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The influence of the media on public perspective of the Syrian refugee crisis

Without doubt the media influences our opinions. Media outlets continue to change and evolve with the fast pace of technological advancements, which depends a great deal on the demand of the public. The speed at which news travels around the world is unprecedented, because of the significant changes in the availability of new media platforms. The traditional methods of communication through television and radio have been surpassed by online resources. The news is more accessible to the majority of populations. As we live in a fast-paced society that has little time to read or research into the truth of the information given to us, we are sometimes swayed by attention grabbing headlines and as a result people tend to be influenced by these representations. Therefore, the media can greatly influence our opinions with an acute immediacy and it plays an ever-increasing role in shaping governmental policymaking.

For instance, the refugee crisis has triggered debates surrounding our government’s reaction and what we can do to help the masses of people seeking safety. This crisis is a perfect example of how public opinion can be shaped. There are instances where the same newspapers have gone from headlines demanding to “send in the army”, to “we welcome with open arms” seemingly changing opinions to sell more papers. The phrasing of “migrant” and “refugee” have also been used interchangeably, despite having completely different definitions. The shocking image of the washed up body of three-year old Aylan Kurdi led many British citizens to express disgust at the perceived lack of effort on our government’s part. With such a public outcry, Cameron felt forced to take action in order to maintain public support. He announced that we would now take 20,000 refugees over five years. However, there also seems to be a large number of people that are calling the mass media’s portrayal of little Aylan Kurdi’s drowning, with readers accusing the newspapers of deliberately distorting the facts in order to ‘morally blackmail the public’.

When information is largely controlled by a dictatorial government, such as in Syria, social media is essential. Since the beginning of Syria’s unrest, over a hundred journalists have been killed. This makes us increasingly reliant on social media for updates on the situation, as traditional newsgathering methods are too dangerous or difficult. The Syrian government deals severely with domestic opposition, with tens of thousands estimated to have been killed during the suppression of the 1982 uprising of the Muslim Brotherhood in Hamas. With online videos on social media we are able to see the protests and massacres directly from the source. However, judging the accuracy of these unofficial videos and posts is exceedingly difficult.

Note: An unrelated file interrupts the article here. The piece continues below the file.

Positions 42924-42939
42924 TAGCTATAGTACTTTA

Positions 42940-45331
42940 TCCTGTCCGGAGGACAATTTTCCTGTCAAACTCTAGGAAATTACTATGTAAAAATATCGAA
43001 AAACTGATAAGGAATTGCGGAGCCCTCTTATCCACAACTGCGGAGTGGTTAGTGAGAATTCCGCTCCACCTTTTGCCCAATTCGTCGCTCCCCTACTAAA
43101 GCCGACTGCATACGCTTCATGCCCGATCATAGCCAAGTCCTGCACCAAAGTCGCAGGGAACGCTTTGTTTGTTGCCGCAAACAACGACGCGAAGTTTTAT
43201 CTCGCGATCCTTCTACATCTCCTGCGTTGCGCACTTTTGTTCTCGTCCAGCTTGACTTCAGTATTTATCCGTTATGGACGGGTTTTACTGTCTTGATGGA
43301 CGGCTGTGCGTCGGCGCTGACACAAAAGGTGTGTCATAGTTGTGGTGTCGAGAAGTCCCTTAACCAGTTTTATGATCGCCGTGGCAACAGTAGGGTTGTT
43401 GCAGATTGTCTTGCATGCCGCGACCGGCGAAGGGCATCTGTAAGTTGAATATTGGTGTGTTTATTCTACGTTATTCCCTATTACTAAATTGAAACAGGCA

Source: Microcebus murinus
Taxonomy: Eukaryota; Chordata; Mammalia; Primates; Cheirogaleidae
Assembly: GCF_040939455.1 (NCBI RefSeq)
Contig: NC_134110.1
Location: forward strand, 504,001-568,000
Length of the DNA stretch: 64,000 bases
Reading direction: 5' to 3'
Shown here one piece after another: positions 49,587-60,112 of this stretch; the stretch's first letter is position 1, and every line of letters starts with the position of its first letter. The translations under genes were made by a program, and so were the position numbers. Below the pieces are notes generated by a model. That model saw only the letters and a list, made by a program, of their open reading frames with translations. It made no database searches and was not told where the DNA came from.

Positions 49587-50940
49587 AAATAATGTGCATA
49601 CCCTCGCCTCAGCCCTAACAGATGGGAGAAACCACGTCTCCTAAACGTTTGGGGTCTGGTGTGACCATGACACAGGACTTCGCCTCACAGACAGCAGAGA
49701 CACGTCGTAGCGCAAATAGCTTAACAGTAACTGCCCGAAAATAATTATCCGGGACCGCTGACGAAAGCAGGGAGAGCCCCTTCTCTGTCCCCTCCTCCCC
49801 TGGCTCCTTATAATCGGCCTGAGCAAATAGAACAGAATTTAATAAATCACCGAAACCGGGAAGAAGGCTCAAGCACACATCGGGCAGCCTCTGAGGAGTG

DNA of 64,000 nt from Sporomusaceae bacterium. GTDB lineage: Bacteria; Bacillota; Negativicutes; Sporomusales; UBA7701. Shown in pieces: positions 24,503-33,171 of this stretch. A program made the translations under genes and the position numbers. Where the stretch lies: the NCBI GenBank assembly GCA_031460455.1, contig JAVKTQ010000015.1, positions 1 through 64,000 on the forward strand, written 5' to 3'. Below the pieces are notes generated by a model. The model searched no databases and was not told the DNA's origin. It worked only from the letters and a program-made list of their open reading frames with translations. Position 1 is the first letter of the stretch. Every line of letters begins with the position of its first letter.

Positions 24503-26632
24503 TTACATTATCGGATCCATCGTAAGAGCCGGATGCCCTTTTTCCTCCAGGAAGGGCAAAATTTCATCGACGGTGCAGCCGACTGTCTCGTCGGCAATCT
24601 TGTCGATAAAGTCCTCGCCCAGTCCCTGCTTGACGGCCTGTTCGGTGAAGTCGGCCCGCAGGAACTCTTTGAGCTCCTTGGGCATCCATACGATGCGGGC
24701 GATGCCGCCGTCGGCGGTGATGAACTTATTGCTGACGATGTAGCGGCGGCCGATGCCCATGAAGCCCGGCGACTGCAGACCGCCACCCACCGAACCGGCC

Nevertheless, effort has been put in to internet data analysis to resolve authenticity or credibility doubts. Extremist groups like Jabhat al Nusra have been particularly vocal on social media platforms. Althoguh, their strong presence online can give an inflated sense of the group’s effectiveness on the ground, when we receive other first-hand accounts from various sources and footage that prove otherwise. Furthermore, Anti- Assad voices are having a polarising effect, eradicating much of the ‘middle ground’ in the public online conversation.

There is an increasing amount of scepticism at present, with critical thinking in regards to the accuracy and hidden agendas of the press. Media outlets like to pretend that they are independent from power. With citizen journalists, people also predetermine that there will be a certain biased attitude, maybe lack of professionalism or dearth of fact checking prior to publication. However, this sort of ‘rogue reporting’ is largely considered to be beneficial to the public as they get the information swiftly and uncensored. In regards to Aylan Kurdi’s death, virtually every detail of the story (published in the mass media), that had originally accompanied this image, even down to his name, had been demonstrated to be at least partially false, yet its emotional impact remains. It conveys a message that thousands of people will die like this young child, unless taken in by the countries of the West.

Then again, we must remind ourselves that social media can both inform and misinform the public. While there are pitfalls to the media influencing the general populace, it has facilitated a great change in people’s perceptions. It has had a positive impact on people’s awareness of different cultures and struggles.

Journalists’ integrity and their code of ethics keep the majority of news stories true to form, but it will always be crucial to keep an open but critical mind to anything you read whether it’s online or in your daily newspaper.

06/10/2015

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lucindaswain



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